Hey, You Kids, Get Off My Lawn!

Very Bad Drawing of Angry Me
Copyright 2020

There’s a tired meme of an old man standing on his front porch yelling at the neighborhood kids to get off his lawn. The image that comes to mind is a man with gray hair, often without a shirt and only a tank top above his stretch trousers. He raises his fist in impotent rage at the youngsters who are violating his space.

The meme has been used by David Letterman, Dana Carvey, Grampa Simpson, and even Clint Eastwood. It’s old and tired — just like I feel sometimes. Perhaps because I am.

Of course, in our continuing techno journey of mounting irony, we have upgraded this frustration to include our devices. How often have you received unwanted and incessant text messages, phone calls, emails, and social media posts that are unwelcomed and often smell of fraud? Let me give you my score.

In the last two weeks, I received the following unsolicited communications:

— 13 Text messages

— 84 “Scam Likely” phone calls

— 160 “Junk” emails

(I don’t do social media anymore)

Just clearing these out to get to messages of actual importance and interest takes more and more of my day. I have blocked 804 phone numbers, so far. I have spam blocking settings on my email accounts. Yet, the above messages, calls, and emails are the ones that get through these gauntlets.

Just to be clear. I almost certainly have fewer days ahead of me than behind me. That means that I’m running out of time, making what’s left more precious. Spending a minute clearing out the crap communications is a stolen minute from savoring life.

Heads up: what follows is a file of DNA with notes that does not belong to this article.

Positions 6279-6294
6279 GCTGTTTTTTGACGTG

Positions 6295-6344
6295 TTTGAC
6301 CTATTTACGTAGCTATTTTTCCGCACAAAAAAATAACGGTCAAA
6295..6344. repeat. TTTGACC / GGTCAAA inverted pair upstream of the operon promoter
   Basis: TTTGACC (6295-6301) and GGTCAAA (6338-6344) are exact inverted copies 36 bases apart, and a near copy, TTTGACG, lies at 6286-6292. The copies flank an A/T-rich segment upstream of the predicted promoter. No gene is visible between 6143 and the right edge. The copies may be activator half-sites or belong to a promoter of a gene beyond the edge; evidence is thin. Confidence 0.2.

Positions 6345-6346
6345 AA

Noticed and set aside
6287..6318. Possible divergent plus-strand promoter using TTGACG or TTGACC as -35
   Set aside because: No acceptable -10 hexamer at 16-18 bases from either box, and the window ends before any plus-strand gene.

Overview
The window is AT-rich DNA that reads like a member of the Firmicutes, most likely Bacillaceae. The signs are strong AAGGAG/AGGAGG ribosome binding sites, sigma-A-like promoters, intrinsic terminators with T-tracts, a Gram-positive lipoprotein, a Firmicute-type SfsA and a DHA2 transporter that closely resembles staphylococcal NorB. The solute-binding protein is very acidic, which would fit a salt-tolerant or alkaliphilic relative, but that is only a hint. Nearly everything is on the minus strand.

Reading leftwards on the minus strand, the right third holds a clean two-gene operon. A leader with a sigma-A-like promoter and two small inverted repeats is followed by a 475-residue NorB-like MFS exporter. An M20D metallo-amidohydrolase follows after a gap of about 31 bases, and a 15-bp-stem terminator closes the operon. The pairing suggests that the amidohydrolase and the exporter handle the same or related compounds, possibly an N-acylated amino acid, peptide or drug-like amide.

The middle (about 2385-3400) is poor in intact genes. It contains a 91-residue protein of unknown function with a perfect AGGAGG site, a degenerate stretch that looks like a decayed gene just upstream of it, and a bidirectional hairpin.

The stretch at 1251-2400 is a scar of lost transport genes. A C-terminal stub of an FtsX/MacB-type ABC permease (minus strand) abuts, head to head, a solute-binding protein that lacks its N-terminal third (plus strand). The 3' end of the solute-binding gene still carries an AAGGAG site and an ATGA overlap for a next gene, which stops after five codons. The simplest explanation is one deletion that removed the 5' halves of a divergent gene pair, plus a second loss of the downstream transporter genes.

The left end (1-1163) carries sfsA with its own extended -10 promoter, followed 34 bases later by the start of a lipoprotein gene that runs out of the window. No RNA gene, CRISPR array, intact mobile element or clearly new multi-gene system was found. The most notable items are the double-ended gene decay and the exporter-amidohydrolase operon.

But my experience is tiny compared to the nation as a whole. In 2020, there were 54 billion spam calls. For those numerically challenged, that’s 54,000,000,000 calls. Those produced $3.3B in consumer losses to digital fraud. (shorturl.at/xDTZ5)

What’s to be done? Well, so far, laws passed are not working. The CAN-SPAM Act, TRACED Act, and the Do Not Call Registry are not effective. We need to redirect our focus.

Let’s impose fines on the carriers — the email and phone companies. Fining every message that prompts a consumer complaint will reduce — if not eliminate — the stream of crud. Don’t try to punish the senders, they are too wily to get caught. Moreover, many are offshore and beyond the reach of US law. Starve them. Choke off the enablers who profit directly or indirectly from the sewer of junk they direct our way.

Yes, I’m an old man. I’m mad as hell. Get off of my phone!



Historian, informatician, novelist, and grandfather. Part-time curmugdeon.

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David Potenziani

Historian, informatician, novelist, and grandfather. Part-time curmugdeon.